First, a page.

Life at Toast Blog

Together we stay Toasty: A recipe for Tagliatelle Bolognese


Sean T.
Sales Development Representative

Formerly the Executive Chef of 21 Greenpoint in Brooklyn, NY.

Chef’s Notes:

Wellbeing comes in many forms. Our initial thoughts when seeing the word put in the context of food are likely “low carb”, “low fat”, or maybe simply “fruits and vegetables.” This recipe is none of those. This recipe focuses on another facet of wellbeing: JOY. I’m sure we’d all agree that in times like these, despite the calorie count, a little joy is due.

I learned this very simple, very traditional recipe for Tagliatelle Bolognese in Bologna. Bologna is incredibly interesting, and, in my opinion (and many, many others’), one of the true epicenters of food in Italy. There are a thousand different versions of this recipe, but to me, this is the most true. No herbs, no stock, no seasoning other than salt, pepper, and a bit of Italian wine. 

Pro tip, don't skimp on getting the real good Parmigiano for the top. It adds an incredible creaminess to the dish!


Yield: 3 Liters or about 3 qt containers | Prep Time: 30 minutes | Cooking Time: 8-12 hours 


gram scale (optional but helpful to get the chef-iest results)

wooden spoon

large thick-bottomed pot



1 medium sized white onion (small dice)

4 celery stalks

3 regular sized carrots 

500g (approx 18 oz.) ground pork

300g (approx 11 oz.) ground beef

300g (approx 11 oz.) ground veal

1 liter (24 oz.) tomato passata DOP

400g (approx 14 oz.) peeled tomatoes DOP

150g (approz 5.5 oz.) tomato paste DOP 

Note: DOP = Denominazione d' Origine Protetta or Protected Designation of Origin. Look for this on your tomatoes! 

200ml (.8 cups) red or white Italian wine (your choice)

200ml (.8 cups) whole milk

Extra Virgin Olive Oil

Salt and pepper 



Start by making your sofrito (sauce of tomatoes, onions, peppers, garlic, and herbs) with the vegetables over medium heat in a large thick-bottomed pot. Lots of olive oil, salt and pepper. Cook the onions slightly first, then add the carrots and celery. Don’t overcook, you’re just looking to bring the flavors together. 5-6 minutes max. Remember, this sauce is going to cook for hours so the vegetables will get cooked all the way through later. 
Once the sofrito is ready, add 100ml of wine and cook off the alcohol
When the wine has cooked off, add the three ground meats. Using a wooden spoon, break the meat up as it cooks. Season with salt and pepper again. Cook until the meat is browned and water has evaporated.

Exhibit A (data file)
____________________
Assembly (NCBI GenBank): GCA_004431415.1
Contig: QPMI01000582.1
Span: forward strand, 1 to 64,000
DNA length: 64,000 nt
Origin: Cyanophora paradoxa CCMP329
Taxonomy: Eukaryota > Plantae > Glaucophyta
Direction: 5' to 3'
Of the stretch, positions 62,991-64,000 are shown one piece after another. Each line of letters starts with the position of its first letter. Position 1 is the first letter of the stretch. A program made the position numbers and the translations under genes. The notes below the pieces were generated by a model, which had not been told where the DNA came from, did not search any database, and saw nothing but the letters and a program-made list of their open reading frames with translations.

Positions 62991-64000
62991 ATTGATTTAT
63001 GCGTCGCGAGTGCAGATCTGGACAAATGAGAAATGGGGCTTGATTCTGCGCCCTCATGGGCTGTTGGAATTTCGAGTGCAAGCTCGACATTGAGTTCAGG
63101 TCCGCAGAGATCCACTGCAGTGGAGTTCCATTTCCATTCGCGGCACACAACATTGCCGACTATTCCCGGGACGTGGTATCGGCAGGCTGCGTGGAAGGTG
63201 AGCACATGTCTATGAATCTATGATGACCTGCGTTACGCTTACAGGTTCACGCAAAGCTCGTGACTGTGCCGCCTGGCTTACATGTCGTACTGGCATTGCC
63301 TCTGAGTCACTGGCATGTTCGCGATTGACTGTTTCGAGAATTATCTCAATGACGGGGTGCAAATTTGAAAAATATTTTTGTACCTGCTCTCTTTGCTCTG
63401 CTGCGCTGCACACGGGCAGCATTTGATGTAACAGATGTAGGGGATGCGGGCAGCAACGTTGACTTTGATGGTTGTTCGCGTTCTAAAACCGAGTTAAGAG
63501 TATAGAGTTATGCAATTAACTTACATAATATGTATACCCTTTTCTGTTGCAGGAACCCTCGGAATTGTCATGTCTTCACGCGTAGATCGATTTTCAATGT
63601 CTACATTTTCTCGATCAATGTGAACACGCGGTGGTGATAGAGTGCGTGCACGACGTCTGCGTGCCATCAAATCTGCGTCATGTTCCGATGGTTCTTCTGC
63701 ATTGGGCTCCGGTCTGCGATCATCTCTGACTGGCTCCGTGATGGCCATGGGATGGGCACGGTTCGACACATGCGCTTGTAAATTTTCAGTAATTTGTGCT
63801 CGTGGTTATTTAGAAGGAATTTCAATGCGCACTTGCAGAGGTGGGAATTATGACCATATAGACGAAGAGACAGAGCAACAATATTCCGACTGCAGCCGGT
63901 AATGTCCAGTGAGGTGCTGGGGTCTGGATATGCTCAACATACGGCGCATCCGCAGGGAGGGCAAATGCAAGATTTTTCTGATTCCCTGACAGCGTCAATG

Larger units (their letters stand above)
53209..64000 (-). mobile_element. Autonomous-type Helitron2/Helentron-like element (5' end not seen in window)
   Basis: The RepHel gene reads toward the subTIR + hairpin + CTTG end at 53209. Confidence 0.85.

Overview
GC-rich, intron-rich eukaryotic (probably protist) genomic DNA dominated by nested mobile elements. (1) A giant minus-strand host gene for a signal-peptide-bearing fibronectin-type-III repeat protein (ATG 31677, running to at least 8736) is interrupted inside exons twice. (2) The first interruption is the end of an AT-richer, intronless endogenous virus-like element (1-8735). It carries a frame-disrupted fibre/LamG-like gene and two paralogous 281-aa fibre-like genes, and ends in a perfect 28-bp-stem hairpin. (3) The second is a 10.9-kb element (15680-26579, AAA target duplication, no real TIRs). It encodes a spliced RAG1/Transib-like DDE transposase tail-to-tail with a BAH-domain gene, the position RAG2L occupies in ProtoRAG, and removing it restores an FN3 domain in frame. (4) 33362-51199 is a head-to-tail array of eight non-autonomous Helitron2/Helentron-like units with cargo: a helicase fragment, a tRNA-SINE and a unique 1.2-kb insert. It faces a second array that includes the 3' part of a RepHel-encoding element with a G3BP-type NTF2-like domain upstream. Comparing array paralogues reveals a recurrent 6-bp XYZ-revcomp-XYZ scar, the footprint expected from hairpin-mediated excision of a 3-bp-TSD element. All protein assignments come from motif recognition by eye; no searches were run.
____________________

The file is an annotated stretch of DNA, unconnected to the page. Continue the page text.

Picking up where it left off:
Add the other 100ml of wine. 
Add tomatoes in all forms – peeled, paste, and passata – and break up the tomatoes as you did the meat. 
Cook on the very lowest heat with the lid off for 3-4 hours, stirring every 20-30 minutes, until the sauce begins to look dry, then add some water. The idea here is that you’re extending the cooking time. It’s really just a slow, open topped braise. Keep doing this over the course of about 8-12 hours. The longer you cook the sauce the better it is. After the 8-12 hours are up and your sauce (and likely your whole house) is smelling incredible, kill the heat and add the milk. Then taste for salt.



100g of 00 Antimo Caputo Pasta Flour per portion

1 egg per portion


For the pasta: Using a gram scale weigh 100g of 00 Antimo Caputo Pasta Flour for every portion of pasta you’d like to serve. For four portions, weigh 400g of flour. For every 100g of flour you’ll need 1 egg. Whisk your eggs and with your flour on your counter or in a bowl, make a well in the center for the eggs to sit in. Slowly whisk the flour into the eggs using a fork, and then your hands until all the flour and eggs are incorporated. Knead for at least ten minutes, then let rest, covered in the refrigerator until it’s time to roll it out. Overnight is best. Roll out your pasta using a pasta roller and cut into ¼” - ½” lengths. 

To Serve:

Toss a bit of the Bolognese sauce with some fresh tagliatelle in a pan and heat through. Garnish with some freshly grated Parmigiano Reggiano. Remember never to use too much sauce in your pasta. Sauce is a condiment.

Your Bolognese should last up to 5 days in the refrigerator, but it’s ok to freeze some in a freezer bag and pop it back out on a rainy or snowy day and serve with pasta, polenta or bread and butter!


You might also like

Page, Text, Face, Head, Person, Symbol, Electronics, Computer Hardware, Hardware
Toast Named a Best Workplace for Parents!

Paige M. Senior Program Manager, Employer Brand Toast is honored to share that we have been named a Best Workplace for Parents by Great Place to Work US!  To celebrate,...

Posted by Paige Marino on Dec 2, 2022

Read more >
Man, Adult, Male, Person, T-Shirt, Clothing, Smile, Head, Happy, Art
Coming Full Circle by Giving Back through Toast.org

Damian R. Assistant Manager, Business Operations This week, I had the opportunity to host a group of Toast volunteers at East End House, one of Greater Boston’s oldest social service...

Published on Nov 29, 2022

Read more >
Blending Cultures: Celebrating Global Representation across Our Ireland Team

Paige M. Senior Program Manager, Employer Brand  If you’re familiar with Toast’s Culture Recipe, you know how much we value diversity and inclusion. We embrace the unique backgrounds and experiences...

Published on Dec 1, 2022

Read more >

Find your next roll*

*We love any chance for a great bread pun


Sign up to stay connected

Sign in with LinkedIn
Autofill my information with LinkedIn

Not You?

Thank you

By submitting this form, you are agreeing to be part of Toast’s talent community and acknowledge that any information submitted will be processed in accordance with Toast’s Applicant Privacy Statement.